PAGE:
A recent project bringing together the best of Six Sigma and Lean at the help desk of a financial services firm in India yielded significant results in reduced customer response time as well as enhanced productivity.

Six Sigma Help DeskAt the same time, it gave employees a solid grounding in the use and benefits of Six Sigma process improvement methodologies.

A senior management team at the company chose the help desk project after it explored more than 25 issues with critical-to-quality characteristics for improved customer service.

Senior managers assigned a cross-functional team to undertake the Six Sigma project by focusing on three areas. The team was charged with growing an understanding of the voice of the customer in relation to the help desk, and what caused customer dissatisfaction or poorly delivered customer service. The final charge was to develop and test ideas utilizing Lean methodologies that would help reduce customer-waiting time and improve satisfaction.

The Customer Voice

The customer’s voice was put into the context of three influences over customer satisfaction.

One was what it means to “close” calls: Is it sufficient to respond and promise to follow up at some point soon, or is resolution the point? The latter was seen as most important to customers, and thus led to call response time being the focus of the project’s first phase.

A complicating factor was that departments not participating in the project still played important roles in both causing delays in response times and/or in resolving issues. This fact of varying service standards ultimately shaped the project scope and led to important fixes of some of the causes for delay.

Finally, different types of calls take different amounts of time to resolve – with categories defined from less than two, less than five and less than seven days.  The average time (measured for more than a month) for the most common type of call was calculated at 12.7 days. The goal was set of reducing it to less than two days, or to decrease the time by 85 percent.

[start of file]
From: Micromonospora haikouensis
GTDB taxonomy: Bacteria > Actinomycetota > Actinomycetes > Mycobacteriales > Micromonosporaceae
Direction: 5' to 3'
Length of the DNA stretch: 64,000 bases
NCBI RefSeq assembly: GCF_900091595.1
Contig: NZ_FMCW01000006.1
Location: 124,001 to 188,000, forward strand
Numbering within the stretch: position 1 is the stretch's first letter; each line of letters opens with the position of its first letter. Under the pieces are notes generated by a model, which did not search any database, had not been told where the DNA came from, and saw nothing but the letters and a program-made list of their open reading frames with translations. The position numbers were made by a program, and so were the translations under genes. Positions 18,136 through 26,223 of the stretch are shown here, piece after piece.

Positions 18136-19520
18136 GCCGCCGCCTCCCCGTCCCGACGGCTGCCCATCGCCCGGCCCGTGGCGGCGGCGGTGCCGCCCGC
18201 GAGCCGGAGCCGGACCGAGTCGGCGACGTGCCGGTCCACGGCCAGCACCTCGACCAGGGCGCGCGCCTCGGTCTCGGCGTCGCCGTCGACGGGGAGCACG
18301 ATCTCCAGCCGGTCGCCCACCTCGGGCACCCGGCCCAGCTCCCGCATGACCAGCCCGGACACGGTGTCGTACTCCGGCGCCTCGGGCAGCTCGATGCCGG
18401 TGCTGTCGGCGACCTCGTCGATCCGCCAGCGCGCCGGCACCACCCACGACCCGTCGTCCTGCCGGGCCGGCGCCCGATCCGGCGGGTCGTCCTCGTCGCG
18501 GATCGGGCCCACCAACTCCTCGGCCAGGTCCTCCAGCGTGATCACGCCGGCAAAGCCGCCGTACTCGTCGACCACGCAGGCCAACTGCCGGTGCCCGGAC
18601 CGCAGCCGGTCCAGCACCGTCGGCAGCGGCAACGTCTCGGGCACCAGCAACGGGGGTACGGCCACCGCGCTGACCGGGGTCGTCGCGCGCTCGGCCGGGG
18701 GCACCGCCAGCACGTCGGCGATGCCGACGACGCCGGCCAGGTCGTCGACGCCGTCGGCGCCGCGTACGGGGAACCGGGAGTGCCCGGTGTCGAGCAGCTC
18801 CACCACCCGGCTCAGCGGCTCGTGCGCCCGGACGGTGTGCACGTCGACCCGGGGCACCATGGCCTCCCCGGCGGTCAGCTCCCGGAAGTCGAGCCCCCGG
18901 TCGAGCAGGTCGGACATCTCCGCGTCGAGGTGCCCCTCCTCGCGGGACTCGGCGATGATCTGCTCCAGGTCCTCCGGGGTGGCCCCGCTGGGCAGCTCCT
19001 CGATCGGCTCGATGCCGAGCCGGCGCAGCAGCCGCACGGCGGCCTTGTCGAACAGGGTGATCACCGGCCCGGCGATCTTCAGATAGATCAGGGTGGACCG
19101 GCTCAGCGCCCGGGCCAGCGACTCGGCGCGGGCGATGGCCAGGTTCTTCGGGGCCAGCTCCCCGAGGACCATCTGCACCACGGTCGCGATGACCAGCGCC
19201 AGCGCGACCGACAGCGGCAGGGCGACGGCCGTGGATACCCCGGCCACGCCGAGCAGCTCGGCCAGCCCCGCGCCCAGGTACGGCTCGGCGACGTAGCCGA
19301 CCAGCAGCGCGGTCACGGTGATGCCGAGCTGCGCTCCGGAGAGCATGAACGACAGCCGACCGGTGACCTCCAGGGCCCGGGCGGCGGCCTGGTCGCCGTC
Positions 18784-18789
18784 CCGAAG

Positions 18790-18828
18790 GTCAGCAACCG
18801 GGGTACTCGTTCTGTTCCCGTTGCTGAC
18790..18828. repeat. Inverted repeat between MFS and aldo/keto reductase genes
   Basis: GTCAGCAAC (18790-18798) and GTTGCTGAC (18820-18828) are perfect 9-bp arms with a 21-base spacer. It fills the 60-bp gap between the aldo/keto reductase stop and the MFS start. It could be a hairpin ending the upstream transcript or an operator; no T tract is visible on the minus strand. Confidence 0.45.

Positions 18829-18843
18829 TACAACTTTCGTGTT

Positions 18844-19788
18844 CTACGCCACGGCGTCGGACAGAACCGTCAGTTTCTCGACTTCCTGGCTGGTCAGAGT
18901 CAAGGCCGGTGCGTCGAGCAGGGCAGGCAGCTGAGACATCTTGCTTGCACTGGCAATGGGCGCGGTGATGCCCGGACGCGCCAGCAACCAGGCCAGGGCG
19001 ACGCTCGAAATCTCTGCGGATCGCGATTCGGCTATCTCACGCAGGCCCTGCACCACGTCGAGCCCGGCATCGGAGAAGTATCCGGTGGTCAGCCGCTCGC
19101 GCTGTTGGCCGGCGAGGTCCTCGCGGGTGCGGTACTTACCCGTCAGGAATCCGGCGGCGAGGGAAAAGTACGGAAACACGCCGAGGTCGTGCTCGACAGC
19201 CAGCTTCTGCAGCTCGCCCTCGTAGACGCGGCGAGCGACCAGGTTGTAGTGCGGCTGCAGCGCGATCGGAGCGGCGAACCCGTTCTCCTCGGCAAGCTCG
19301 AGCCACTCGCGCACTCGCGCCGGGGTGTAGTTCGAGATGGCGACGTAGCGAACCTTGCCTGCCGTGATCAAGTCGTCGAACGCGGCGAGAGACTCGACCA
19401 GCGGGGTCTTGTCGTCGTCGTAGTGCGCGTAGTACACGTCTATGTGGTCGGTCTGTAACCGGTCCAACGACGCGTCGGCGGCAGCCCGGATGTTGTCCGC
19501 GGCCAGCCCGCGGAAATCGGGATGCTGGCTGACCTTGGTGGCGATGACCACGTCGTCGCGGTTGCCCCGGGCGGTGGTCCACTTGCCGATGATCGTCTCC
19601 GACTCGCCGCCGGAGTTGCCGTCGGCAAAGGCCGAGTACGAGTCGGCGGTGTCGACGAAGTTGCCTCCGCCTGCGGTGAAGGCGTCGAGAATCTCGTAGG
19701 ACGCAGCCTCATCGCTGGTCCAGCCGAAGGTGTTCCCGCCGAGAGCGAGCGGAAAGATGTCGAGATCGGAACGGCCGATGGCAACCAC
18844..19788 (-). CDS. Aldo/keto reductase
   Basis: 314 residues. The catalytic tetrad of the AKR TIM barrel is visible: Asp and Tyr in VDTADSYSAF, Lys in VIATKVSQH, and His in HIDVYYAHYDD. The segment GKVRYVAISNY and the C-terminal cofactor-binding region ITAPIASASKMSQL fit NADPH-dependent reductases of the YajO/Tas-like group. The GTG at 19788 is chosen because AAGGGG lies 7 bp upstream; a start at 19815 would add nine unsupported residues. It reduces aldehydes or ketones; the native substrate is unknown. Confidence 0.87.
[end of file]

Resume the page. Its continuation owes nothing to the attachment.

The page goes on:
The team also needed to understand what customers wanted to know in order to design effective fixes. Typically, this translated into “when” questions – when will the problem get resolved? – and “what” questions – what’s the problem? The implicit question of “why,” however, was key to the project given the help desk’s reliance on other departments for speedy answers.

Putting in the Fix

The team looked to Lean methods to cut the waiting time, analyzing three key elements: arrival time of customer calls; how long of a wait there was for information; and the time it took to process the call.

From there, the existing process map was developed and analyzed as the basis for developing one that was more effective. It showed itself as a confused mass of communication lines between customers, help desk, customer care supervisor, operating personnel and even the supervisor’s boss, who in one month had to close 425 calls (15 percent of the total) himself.

A more effective process would involve only the customer, the help desk and the operating personnel.

On that basis, a plan for improvement was developed:

  • The average response time was measured
  • Over a two-day period, staffers took care of the call backlog
  • Calls in the queue were answered on a first-in/first-out basis
  • “Difficult” calls were swept routinely each day
  • Root causes of calls taking over two days were examined
  • Calls requiring operating personnel assistance were assigned to them in “flow.”

The first two weeks saw a slow start, as backlogs were cleared and new routines established. By the third and fourth weeks, a 66% reduction in customer wait times spoke to the dramatic change underway at the firm.

Post-Six Sigma results of an 85% reduction were achieved as the fifth and sixth weeks advanced. This meant that the same staff upped its productivity by over 140%, now handling 250 calls daily, versus 103 before work started.

And as the project team commented in hindsight: “It all looks so easy now.”

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